Jamieson, who won Olympic 200m breaststroke silver at London 2012, only just made it into the semi-finals of the same event in Barcelona after clocking 2:11.47minutes in the heats. But the 24-year-old proved to the Palau Sant Jordi crowd why he is considered among the favourites to add a world medal to his Olympic one with a fine swim to advance to the final.
Jamieson touched home in 2:09.62 for third in the first of two semi-finals although British team-mate Andrew Willis took victory in that race after going over half a second quicker. But Jamieson, fifth quickest into the final, believes there is still plenty to do to finish on the podium – citing his time of 2:07.78 at last month’s British trials as a possible target.
“I felt a bit better in the evening than the morning and hopefully I’ll go quicker again in the final,” said Jamieson. “I’m experienced enough now to not worry about that [the swim in the heats]. As soon as it was finished that was it. I didn’t give myself the best lane draw but it forced me to stick to my own game plan so it was fine.
“I eased off a little bit towards the end, that was the plan, but for the final I’ll need to find something else. 2:09 is not going going to cut it for medals. I think the time I posted at the trials will be enough, definitely.”
Another Scot looking to impress in a final in Spain will be debutant Craig McNally after he made it into tonight’s 200m backstroke medal showdown.
The 20-year-old touched home in 1:56.97 in his semi-final for seventh overall and he claims bettering that effort is his aim. “Anything can happen and I was just hoping that I could get into the final,” said McNally. “I definitely think a drop [in time] can happen, I’ll analyse my swim and see what I can improve.”
Elsewhere Hannah Miley said she will be delving into the stats of her opening outing in preparation for a shot at a medal in her main event.
Miley, who claimed 400m medley silver at the worlds two years ago, goes in her favoured event on Sunday hoping to better the fifth she managed at the London 2012 Olympics. The 23-year-old’s first dip into the pool in Barcelona yesterday for the 200m breaststroke heats, though, offered her a precious chance to take stock. She clocked 2:28.15 on her way to 17th overall, one place shy from advancing to the semi-finals, but her 100m splits of 1:10.83 and 1:17.32 respectively were key.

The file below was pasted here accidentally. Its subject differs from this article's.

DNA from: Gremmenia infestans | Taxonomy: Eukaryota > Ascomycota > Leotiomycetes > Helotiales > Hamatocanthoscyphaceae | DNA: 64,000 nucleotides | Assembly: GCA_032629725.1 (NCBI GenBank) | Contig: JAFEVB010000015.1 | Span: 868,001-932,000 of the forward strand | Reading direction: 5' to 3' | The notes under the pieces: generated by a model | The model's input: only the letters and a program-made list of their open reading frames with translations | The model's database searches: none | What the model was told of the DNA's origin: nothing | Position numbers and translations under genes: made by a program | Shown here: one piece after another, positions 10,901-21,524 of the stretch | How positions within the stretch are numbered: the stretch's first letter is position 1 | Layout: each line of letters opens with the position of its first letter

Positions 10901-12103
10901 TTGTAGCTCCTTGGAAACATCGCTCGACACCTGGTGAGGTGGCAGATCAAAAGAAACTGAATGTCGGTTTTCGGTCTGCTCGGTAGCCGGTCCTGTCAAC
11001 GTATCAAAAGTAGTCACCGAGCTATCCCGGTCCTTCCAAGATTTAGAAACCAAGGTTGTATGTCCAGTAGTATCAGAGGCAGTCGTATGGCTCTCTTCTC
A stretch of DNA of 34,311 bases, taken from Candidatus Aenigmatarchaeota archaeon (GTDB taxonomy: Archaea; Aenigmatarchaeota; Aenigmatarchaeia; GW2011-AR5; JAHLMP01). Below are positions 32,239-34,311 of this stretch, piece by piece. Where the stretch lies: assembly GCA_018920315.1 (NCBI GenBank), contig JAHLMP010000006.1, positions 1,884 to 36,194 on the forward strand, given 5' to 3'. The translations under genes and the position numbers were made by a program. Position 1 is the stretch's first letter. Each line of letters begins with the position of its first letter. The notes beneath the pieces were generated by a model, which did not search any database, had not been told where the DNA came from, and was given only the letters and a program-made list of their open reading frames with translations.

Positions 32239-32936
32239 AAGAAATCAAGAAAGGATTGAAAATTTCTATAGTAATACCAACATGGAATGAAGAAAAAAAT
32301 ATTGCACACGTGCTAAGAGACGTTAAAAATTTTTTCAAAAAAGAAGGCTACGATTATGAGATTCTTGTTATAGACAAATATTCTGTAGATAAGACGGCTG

“It was nice to do a non-pressured event to get into the meet,” said Miley. “I was trying to hold a little bit of distance on the stroke but I need to look at the analysis. Sometimes when you think you’re holding you’re actually revving it but I need to sit and look at it. I am intrigued to see what I went out in for my first 100m and the second 100m.” In other events, James Magnussen, who was viewed as a flop despite a silver medal at the London Olympics, rallied to win the 100m freestyle with a furious finishing kick, edging Americans Jimmy Feigen and Nathan Adrian.
After a disappointing start to the meet, Ryan Lochte looked more like himself last night, pulling away to capture gold in the 200m individual medley.
The Americans came through in the final event of the night, with Missie Franklin and Katie Ledecky leading the US team to victory in the 4x200m free relay in 7:45.14. The 18-year-old Franklin now has four golds from as many races in Barcelona, with three events to go. Ledecky, only 16, has three golds from three events with one race left.
In perhaps the biggest surprise of the night, Denmark’s Rikke Pedersen set a world record in the semi-finals of the women’s 200m breaststroke. She touched in 2:19.11, breaking the mark of 2:19.59 set by American Rebecca Soni at London 2012.
China added to their medal haul with a pair of golds and a silver. Liu Zige won the women’s 200m butterfly, edging the crowd favourite, Spain’s Mireia Belmonte. Hungary’s Katinka Hosszu took the bronze. The Chinese won gold and silver in the 50m backstroke, Zhao Jing claiming gold, with team-mate Fu Yuanhui securing the silver. The bronze went to Japan’s Aya Terakawa.
• Britain’s athletes are funded by UK Sport as the nation’s high performance sports agency responsible for the strategic investment of £355 million of National Lottery and Exchequer funding in Olympic and Paralympic sports preparing for Rio 2016. The ambition is to win more medals than in London 2012 while building a stronger more sustainable high performance system. www.uksport.gov.uk